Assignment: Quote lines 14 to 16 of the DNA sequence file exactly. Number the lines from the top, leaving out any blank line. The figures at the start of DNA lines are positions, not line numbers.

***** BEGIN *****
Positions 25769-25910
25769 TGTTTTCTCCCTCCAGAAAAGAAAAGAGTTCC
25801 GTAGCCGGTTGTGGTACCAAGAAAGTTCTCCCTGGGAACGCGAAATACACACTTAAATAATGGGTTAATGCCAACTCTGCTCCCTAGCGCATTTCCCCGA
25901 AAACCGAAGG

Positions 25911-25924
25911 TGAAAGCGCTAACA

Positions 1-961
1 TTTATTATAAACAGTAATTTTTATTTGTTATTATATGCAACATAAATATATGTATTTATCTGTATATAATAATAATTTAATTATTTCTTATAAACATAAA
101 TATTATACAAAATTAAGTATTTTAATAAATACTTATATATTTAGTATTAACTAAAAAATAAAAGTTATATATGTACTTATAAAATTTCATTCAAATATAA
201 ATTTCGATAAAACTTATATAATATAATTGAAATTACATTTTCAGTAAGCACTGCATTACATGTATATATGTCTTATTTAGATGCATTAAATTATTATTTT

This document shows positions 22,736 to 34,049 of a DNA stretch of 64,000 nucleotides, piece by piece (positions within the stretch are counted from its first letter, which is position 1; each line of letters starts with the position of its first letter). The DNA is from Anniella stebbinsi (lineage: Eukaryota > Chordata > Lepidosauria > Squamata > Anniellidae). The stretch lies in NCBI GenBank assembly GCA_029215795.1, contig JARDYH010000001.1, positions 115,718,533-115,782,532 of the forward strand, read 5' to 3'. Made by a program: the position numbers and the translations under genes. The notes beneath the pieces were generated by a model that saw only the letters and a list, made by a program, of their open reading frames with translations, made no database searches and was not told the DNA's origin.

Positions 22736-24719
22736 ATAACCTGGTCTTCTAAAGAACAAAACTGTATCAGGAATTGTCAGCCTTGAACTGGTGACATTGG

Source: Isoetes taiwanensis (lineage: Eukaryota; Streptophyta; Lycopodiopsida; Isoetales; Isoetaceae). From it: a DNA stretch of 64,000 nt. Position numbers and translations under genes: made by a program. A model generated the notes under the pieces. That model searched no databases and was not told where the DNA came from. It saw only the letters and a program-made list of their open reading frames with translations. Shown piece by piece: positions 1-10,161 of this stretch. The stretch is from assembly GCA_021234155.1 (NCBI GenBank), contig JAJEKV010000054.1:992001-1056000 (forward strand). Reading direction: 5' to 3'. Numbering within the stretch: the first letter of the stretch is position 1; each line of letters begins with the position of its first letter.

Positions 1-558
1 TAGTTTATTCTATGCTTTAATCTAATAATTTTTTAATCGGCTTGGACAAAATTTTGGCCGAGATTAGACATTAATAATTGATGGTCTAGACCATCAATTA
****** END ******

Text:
Source: Isoetes taiwanensis (lineage: Eukaryota; Streptophyta; Lycopodiopsida; Isoetales; Isoetaceae). From it: a DNA stretch of 64,000 nt. Position numbers and translations under genes: made by a program. A model generated the notes under the pieces. That model searched no databases and was not told where the DNA came from. It saw only the letters and a program-made list of their open reading frames with translations. Shown piece by piece: positions 1-10,161 of this stretch. The stretch is from assembly GCA_021234155.1 (NCBI GenBank), contig JAJEKV010000054.1:992001-1056000 (forward strand). Reading direction: 5' to 3'. Numbering within the stretch: the first letter of the stretch is position 1; each line of letters begins with the position of its first letter.

Positions 1-558
1 TAGTTTATTCTATGCTTTAATCTAATAATTTTTTAATCGGCTTGGACAAAATTTTGGCCGAGATTAGACATTAATAATTGATGGTCTAGACCATCAATTA